The late '90s were a magical time for anthropomorphic snowmen. In 1997 Jack Frost was released, a horror film about a serial killer who becomes a snowman. One year later, in a film with the same title, Michael Keaton starred as a negligent father who turns into a snowman after a fatal car accident. The films are so different, both in genre and visual style, that it’s hard to imagine anyone confusing these movies. It’s also not out of the ordinary for films to share a title - especially when they are named after common phrases. What’s surprising about these two films, though, is the number of similarities they share.
While the horror film's snowman carries out acts of personal terror with twisted glee, Keaton’s Frost is just as unnerving, albeit in a completely different way. What should be a fun film for the whole family morphs into a creepy movie that, at times, borders on cinematic agony. From a critical perspective, it’s hard to watch 1998’s family-friendly Jack Frost without wondering how the filmmakers didn't realize their titular snowman is one of the most unnerving characters in children's cinema. The weather outside may be frightful, but Michael Keaton’s turn as a “snow dad” is more ghastly than you can imagine.
End of life themes plays a big part in both the 1997 horror flick and the family film from a year later. Both main characters depart similarly - in freak car accidents - before being resurrected as snowmen. In the family movie, Keaton’s Frost is an aging rock 'n' roller who passes in a snowy car crash after a late-night gig. However, no one expects the musician to be brought back to life by a “magical harmonica.” After his son plays it one night, Frost comes back to life.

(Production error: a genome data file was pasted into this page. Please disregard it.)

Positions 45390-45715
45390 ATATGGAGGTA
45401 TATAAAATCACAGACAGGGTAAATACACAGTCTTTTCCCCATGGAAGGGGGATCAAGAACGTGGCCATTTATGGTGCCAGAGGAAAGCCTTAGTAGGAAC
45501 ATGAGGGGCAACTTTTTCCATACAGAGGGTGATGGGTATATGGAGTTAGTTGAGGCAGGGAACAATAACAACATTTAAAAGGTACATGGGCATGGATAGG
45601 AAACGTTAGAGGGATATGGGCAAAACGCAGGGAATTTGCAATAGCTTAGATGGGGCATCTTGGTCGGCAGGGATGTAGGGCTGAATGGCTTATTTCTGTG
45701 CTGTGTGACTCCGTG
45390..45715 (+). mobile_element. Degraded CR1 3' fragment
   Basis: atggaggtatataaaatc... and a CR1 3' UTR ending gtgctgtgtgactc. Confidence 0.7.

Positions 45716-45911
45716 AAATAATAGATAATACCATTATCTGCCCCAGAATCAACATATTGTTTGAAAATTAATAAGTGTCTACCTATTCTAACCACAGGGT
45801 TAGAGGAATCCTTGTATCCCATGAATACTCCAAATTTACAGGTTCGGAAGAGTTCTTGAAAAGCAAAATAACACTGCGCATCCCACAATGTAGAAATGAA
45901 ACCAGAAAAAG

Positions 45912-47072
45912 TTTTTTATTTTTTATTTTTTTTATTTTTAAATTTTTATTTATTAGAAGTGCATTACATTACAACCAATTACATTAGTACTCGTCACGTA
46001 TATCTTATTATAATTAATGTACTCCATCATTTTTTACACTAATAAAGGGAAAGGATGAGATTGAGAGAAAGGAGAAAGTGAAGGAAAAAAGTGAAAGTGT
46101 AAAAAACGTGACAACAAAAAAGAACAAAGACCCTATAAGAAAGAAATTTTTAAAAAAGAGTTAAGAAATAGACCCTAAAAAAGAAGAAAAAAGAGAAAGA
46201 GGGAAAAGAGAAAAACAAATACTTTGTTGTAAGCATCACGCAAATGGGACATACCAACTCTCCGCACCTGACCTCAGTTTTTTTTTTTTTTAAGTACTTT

In the horror film, Frost’s expiration and resurrection are equally as strange, albeit much less tragic. While transporting Frost to a facility for a midnight execution, the prison truck carrying the slayer collides with a truck carrying experimental chemicals. When Frost is blasted with the mystery fluid, he melts and fuses with the snow before returning to life - if that’s what you want to call it - as a rage-filled snowman.
While the two Jack Frosts are similar in appearance, the horror film character is given a comic grin. Is it menacing? Of course. His snowy grin is less a smile and more a maniacal grimace. However, Keaton’s Frost is arguably even more frightening. The Jim Henson Creature Shop brought the snowman to life through a mix of puppetry and CG, and the result is creepily human, yet still different enough to have an uncanny effect. It’s almost as if a Rankin/Bass stop-motion puppet was cursed by a witch to stalk the Earth for all eternity.
Even Roger Ebert, one of the most respected film critics of the 20th century, was unnerved by the look of Keaton’s snowman. He wrote: